There is an abyss between the facade of the CPS and what they do, hidden behind the facade. The response of our parliament Stortinget and the city council of Bergen is more money and more positions. But when the culture and proficiency are wrong, then more money and more employees are not an answer. On the contrary, money and more jobs in the service probably strengthen and cement a negative culture and unacceptable practice.

The CPS Barnevernet is in need of fundamental changes of culture, good leaders, new attitudes and new insight. Therefore, old culture, unfit leaders, the arrogance of power, corruption and out-dated knowledge must be thrown out, to make room for a child protection service which actually understands and actually stands up for children and children's rights, and not only say they do.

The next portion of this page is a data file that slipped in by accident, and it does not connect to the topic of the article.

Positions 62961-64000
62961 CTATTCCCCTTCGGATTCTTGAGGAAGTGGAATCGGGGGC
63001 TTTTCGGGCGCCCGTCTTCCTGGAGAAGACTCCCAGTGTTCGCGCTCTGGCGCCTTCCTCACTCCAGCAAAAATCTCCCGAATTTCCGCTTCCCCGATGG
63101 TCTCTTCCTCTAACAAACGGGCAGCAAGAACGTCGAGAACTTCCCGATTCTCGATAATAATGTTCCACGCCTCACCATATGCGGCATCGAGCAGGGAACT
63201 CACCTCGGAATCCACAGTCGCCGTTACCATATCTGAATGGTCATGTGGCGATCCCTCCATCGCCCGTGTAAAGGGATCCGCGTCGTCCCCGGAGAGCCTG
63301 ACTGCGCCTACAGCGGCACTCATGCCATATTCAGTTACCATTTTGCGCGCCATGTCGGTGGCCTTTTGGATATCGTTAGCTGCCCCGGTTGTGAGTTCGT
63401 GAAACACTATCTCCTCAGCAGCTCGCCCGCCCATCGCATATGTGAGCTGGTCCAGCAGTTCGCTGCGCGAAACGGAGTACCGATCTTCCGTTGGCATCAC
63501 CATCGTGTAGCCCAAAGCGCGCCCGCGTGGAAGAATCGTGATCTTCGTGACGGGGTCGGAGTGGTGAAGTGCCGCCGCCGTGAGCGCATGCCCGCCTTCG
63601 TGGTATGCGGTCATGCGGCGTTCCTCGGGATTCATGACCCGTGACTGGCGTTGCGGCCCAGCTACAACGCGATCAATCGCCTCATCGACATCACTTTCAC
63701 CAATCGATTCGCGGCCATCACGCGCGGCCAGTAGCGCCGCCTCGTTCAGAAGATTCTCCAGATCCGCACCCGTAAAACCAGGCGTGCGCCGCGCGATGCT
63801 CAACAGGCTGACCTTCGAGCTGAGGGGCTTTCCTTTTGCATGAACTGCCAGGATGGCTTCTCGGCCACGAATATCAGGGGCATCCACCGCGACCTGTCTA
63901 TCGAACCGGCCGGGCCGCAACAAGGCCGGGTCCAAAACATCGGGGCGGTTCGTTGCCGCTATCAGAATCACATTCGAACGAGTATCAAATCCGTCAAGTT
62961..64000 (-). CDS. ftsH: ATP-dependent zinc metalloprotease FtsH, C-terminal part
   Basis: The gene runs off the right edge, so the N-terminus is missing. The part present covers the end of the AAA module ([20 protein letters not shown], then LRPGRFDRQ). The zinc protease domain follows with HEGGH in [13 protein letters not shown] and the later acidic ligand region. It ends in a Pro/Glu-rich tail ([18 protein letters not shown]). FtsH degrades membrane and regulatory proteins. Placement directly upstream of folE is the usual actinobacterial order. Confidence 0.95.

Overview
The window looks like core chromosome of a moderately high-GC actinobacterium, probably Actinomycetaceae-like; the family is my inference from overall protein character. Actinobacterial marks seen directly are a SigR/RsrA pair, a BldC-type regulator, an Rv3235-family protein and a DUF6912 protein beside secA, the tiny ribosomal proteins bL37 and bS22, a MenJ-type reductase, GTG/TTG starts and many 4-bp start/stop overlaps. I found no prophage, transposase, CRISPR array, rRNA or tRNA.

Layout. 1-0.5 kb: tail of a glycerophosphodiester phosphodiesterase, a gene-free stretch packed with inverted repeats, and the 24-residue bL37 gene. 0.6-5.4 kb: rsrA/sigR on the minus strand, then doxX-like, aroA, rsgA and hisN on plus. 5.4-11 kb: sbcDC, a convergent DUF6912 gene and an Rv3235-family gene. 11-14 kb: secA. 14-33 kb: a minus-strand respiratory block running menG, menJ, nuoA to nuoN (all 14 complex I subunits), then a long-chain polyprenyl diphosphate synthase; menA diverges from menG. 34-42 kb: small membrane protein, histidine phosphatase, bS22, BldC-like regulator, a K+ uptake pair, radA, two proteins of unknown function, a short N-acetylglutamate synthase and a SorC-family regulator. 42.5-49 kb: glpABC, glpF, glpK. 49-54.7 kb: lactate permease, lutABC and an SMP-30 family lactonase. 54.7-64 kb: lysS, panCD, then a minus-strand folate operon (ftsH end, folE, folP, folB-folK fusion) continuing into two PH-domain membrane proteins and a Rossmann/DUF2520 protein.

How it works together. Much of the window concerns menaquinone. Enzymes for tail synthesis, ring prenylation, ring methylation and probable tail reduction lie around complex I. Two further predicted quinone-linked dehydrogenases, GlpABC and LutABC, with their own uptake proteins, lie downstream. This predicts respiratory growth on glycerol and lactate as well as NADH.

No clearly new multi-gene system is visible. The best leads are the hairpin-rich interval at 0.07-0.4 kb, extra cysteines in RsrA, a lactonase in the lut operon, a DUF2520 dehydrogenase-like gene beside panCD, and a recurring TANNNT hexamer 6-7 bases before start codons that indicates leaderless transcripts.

(1)  About the BBC journalism referred to, cf

BBC documentaries: Parents against the State. 2016, 2018
Forum Redd Våre Barn (Rescue Our Children), d 23 April 2016 –

Marianne Haslev Skånland:
A new BBC documentary on Norwegian child protection
MHS's home page, 15 August 2018

(2)  Ann-Kristin Olsen, Norwegian jurist and civil servant

(3)  About the Lund Commission's Report, cf

Nils Morten Udgaard:
Norway and 'civil society'
MHS's home page, 13 November 2016